While the MES may be appropriate for evaluating the actions of others (as is typical in scenario-based research), it does not address the decision making that necessarily precedes (or is an element of) judgment (Ferrell & Gresham 1985, Mowen 1988, Sparks & Pan 2010). When individuals are faced with an ethical dilemma, they typically face a problem to be solved, not a single alternative to be critiqued. Judgment is made through the process of gathering, understanding and analyzing the relevant facts so that the situation can be evaluated and the appropriate action determined. Behavioral intention is based on judgment (Mellers et al. 1998), and Gaudine & Thorne (2001) use the term ‘prescriptive judgment’ to emphasize that judgment results in what is believed to be the optimal behavioral response.
While the Rest model has proven to be a useful framework to explain the ethical decision-making process, one shortcoming is that it only identifies that judgment takes place – ‘labeling one possible line of action as what a person ought (morally ought) to do in that situation’ (Rest 1986: 3) – and does not describe or recommend any process for making a judgment. According to Rest (1994), errors in ethical judgment ‘come about from overly simplistic ways of justifying choices of moral action’ (p. 24), suggesting that judgment can be improved if it is based on a more complete, thoughtful analysis. Such a recommendation may be beyond the model's intended scope, since its emphasis is on describing the ethical decision-making process, not improving it.
Extensive research has already been conducted on the individual, situational and issue-contingent factors that influence this process (Ford & Richardson 1994, Loe et al. 2000, O'Fallon & Butterfield 2005, Treviño et al. 2006, Tenbrunsel & Smith-Crowe 2008, Kish-Gephart et al. 2010), as well as the impact of emotions (Gaudine & Thorne 2001, Haidt 2001) and moral disengagement (Bandura 1999, Detert et al. 2008). However, the focus of this paper is the core decision-making process that results in an ethical judgment and how that process can be structured so that it encourages a careful, comprehensive examination of ethical dilemmas.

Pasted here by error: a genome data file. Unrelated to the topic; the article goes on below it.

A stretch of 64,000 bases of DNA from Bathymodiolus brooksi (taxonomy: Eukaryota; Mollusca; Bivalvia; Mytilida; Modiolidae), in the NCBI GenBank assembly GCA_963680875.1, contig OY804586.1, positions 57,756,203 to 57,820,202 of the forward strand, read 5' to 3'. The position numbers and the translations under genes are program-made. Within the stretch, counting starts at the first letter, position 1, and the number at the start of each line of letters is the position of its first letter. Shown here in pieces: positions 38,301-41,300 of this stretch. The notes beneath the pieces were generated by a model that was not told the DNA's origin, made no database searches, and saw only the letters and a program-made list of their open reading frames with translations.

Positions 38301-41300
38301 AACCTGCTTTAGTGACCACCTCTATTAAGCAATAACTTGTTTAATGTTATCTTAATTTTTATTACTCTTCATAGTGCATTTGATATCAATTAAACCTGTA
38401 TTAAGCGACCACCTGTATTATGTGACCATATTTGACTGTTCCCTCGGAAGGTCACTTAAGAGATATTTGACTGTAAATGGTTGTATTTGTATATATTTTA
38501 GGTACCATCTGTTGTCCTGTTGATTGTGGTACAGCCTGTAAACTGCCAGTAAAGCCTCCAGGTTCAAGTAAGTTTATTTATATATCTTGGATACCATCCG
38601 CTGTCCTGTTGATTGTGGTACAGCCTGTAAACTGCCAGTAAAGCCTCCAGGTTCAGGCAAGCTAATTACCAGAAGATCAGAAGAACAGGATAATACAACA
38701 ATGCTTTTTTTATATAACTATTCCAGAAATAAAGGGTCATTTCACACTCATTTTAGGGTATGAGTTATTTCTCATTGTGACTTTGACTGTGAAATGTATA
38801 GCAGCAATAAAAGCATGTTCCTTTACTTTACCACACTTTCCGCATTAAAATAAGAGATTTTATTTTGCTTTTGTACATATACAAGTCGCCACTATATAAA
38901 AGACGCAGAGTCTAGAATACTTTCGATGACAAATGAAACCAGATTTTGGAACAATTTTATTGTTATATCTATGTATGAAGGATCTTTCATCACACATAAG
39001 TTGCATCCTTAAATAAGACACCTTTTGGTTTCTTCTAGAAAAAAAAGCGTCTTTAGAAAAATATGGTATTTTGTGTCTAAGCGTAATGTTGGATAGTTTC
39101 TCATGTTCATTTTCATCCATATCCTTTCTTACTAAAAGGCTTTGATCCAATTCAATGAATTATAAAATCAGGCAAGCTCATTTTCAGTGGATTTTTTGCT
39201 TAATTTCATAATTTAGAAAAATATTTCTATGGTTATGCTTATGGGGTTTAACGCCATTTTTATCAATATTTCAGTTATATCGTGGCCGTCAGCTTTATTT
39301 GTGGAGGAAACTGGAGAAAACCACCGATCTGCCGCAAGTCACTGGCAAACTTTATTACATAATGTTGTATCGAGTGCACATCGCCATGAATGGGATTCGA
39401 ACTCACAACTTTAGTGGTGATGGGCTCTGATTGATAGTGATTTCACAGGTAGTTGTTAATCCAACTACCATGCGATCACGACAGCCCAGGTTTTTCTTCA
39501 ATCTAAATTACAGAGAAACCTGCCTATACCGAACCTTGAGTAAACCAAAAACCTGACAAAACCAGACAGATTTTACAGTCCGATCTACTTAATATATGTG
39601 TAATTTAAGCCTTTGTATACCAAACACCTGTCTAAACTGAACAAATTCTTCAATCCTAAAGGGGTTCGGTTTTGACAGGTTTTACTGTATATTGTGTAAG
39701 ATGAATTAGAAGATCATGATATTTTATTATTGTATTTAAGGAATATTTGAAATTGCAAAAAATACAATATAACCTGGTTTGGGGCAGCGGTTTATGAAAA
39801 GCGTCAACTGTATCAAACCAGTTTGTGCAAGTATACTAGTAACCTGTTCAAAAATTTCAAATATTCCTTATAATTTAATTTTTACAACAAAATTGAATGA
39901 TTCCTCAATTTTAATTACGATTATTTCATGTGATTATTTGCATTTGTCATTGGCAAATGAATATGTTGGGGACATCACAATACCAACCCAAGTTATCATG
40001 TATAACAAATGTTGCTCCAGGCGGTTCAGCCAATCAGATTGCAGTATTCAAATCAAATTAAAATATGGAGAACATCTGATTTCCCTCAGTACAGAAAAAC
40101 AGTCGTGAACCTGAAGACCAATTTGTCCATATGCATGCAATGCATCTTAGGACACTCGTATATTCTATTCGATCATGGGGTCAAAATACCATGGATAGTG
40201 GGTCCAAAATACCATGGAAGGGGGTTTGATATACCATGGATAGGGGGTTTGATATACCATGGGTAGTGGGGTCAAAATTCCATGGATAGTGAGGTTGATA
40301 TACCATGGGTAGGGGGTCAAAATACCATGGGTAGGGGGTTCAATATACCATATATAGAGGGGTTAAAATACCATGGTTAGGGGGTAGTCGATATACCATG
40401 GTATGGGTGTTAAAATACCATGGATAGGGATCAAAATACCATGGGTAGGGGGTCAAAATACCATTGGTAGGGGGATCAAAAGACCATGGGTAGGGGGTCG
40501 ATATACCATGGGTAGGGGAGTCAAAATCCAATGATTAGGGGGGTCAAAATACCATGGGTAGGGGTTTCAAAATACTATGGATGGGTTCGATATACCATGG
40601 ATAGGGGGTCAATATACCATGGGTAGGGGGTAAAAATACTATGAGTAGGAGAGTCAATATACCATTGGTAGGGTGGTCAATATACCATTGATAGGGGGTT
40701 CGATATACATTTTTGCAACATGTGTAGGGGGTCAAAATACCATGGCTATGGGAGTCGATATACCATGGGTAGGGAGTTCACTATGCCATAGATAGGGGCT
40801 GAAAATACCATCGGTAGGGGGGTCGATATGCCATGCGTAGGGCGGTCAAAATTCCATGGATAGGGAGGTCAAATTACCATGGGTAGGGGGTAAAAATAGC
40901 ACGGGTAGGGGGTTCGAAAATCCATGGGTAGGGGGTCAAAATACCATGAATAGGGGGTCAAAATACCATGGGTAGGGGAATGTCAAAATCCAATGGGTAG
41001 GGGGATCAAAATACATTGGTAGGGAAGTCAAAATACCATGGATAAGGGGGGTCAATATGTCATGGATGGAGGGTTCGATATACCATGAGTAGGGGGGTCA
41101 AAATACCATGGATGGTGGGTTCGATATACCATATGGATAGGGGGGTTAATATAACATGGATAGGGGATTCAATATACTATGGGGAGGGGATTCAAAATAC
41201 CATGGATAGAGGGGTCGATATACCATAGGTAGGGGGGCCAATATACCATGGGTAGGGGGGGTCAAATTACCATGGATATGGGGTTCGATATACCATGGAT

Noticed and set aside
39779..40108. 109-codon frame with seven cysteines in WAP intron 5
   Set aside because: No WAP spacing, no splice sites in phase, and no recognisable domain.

The illusion of judgment
Recent research has challenged Rest's premise of rational ethical decision making and suggests that individuals may act on ‘ethical impulses’ and not engage in careful, thoughtful consideration when making ethical decisions (Haidt 2001, Kish-Gephart et al. 2010, Sparks & Pan 2010). Some ethical judgments may be quick and intuitive, driven by emotions, and rationalized afterwards.
A helpful middle ground proposed by Reynolds (2006b) suggests that individuals tend to follow one of two decision-making processes. Deliberate, rational ethical judgment emphasizes moral rules and ‘active judgment’ that leads to intention and behavior, consistent with Rest's model. However, some individuals may instead engage in ‘reflexive judgment’ with a nonconscious, automatic emphasis on intentions and behaviors, which are later rationalized. The choice between these two processes depends on the presence of a ‘prototype’ – a previously considered, similar situation from which individuals can draw when making decisions. If an individual faces a situation that is similar to the prototype, rather than carefully analyzing the situation, the individual will respond intuitively with ‘reflexive judgment’. If an individual faces a situation where no prototype exists, then a more thorough analysis, using ‘active judgment’, will be conducted.
In either case, tools are needed to help individuals work through the judgment process. If a decision has no prototype, such tools could help an individual come to a carefully considered judgment. But these tools, when used as a part of either business coursework or continuing ethics training, could also help individuals develop prototype responses in advance by applying them to case studies or hypothetical scenarios, and these responses can be used as prototypes when a similar situation presents itself.